Seattle's city council is set to vote Monday on an "employee head tax," a proposal that would levy a 26-cent tax on every hour each employee works at businesses that gross at least $20 million per year. That comes out to about $500 per employee annually, collecting around $75 million for the city every year, of which nearly a third — $20 million — would come from tech giant Amazon alone.
Amazon opposes the tax measure and has suspended plans to expand its Seattle office space to accommodate 7,000 to 8,000 more employees. If the tax passes, the company says, it may never occupy that space. "I can confirm that pending the outcome of the head-tax vote by City Council, Amazon has paused all construction planning on our Block 18 project in downtown Seattle and is evaluating options to sublease all space in our recently leased Rainier Square building," said Amazon representative Drew Herdener.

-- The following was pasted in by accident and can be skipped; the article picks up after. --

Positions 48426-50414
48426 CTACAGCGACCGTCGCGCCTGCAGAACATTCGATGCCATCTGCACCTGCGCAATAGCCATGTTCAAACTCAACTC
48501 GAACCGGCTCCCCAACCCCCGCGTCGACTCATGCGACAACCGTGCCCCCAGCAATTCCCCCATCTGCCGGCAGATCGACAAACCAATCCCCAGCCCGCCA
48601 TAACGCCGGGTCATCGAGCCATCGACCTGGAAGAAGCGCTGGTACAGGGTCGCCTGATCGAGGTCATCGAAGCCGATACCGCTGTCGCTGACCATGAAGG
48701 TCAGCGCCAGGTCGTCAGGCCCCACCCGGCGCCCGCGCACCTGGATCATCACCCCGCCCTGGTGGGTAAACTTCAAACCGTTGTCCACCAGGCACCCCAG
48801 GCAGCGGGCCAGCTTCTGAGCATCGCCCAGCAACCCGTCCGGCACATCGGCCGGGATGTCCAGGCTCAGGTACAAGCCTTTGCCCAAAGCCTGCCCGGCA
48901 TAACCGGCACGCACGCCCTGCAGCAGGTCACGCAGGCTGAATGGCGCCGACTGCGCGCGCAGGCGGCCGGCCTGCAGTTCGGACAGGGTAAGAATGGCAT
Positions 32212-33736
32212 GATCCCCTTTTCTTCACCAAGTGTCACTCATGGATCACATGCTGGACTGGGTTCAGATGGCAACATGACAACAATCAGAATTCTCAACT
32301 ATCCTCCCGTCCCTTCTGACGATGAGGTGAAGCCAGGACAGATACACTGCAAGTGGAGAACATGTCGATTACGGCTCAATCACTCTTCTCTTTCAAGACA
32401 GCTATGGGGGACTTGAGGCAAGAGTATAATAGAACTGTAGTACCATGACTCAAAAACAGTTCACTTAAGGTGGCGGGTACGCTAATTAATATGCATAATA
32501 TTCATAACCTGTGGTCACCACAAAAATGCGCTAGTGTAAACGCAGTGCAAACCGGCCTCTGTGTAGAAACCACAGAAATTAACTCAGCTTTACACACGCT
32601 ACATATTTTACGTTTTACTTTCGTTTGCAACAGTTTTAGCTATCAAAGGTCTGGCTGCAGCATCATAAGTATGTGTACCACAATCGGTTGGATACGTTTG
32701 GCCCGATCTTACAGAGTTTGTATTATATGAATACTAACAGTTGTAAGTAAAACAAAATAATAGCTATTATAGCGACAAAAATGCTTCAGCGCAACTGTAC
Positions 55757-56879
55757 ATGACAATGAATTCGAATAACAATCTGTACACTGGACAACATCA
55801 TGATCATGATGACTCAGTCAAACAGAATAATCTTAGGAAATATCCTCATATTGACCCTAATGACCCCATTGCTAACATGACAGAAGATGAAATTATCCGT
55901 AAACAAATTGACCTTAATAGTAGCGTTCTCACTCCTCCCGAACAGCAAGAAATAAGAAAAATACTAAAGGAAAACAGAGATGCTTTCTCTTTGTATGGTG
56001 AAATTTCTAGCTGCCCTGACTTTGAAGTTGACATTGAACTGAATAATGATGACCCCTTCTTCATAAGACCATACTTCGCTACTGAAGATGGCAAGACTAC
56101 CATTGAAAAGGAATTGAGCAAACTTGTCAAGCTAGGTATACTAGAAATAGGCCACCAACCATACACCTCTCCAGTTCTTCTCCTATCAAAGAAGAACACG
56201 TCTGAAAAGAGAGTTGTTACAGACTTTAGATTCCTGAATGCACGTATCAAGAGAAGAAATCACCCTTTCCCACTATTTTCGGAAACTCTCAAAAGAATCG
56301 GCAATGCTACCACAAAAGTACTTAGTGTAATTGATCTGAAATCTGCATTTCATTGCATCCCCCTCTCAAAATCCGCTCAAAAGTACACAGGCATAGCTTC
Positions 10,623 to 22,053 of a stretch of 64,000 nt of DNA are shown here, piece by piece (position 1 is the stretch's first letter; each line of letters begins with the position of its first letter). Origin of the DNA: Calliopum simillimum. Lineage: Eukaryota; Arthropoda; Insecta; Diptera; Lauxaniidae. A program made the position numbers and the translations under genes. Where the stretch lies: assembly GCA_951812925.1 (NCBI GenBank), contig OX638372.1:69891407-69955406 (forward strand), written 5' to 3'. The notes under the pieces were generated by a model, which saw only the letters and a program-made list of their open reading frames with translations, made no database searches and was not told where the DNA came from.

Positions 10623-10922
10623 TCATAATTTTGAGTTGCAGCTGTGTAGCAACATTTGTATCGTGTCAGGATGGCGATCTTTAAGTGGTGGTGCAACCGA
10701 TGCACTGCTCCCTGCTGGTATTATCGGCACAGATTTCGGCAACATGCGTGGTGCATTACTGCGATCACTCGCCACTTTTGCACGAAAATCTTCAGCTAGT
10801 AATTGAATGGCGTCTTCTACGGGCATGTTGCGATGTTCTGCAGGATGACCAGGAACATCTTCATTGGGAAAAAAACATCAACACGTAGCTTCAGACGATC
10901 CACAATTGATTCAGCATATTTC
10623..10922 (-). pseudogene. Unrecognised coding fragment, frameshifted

Supporters of the head tax have labeled Amazon's actions "bullying." They are enthusiastic about the purpose of the potential new tax revenue, which would be devoted to affordable housing and homelessness programs. Homelessness has steadily risen in Seattle in recent years, as has city spending on housing.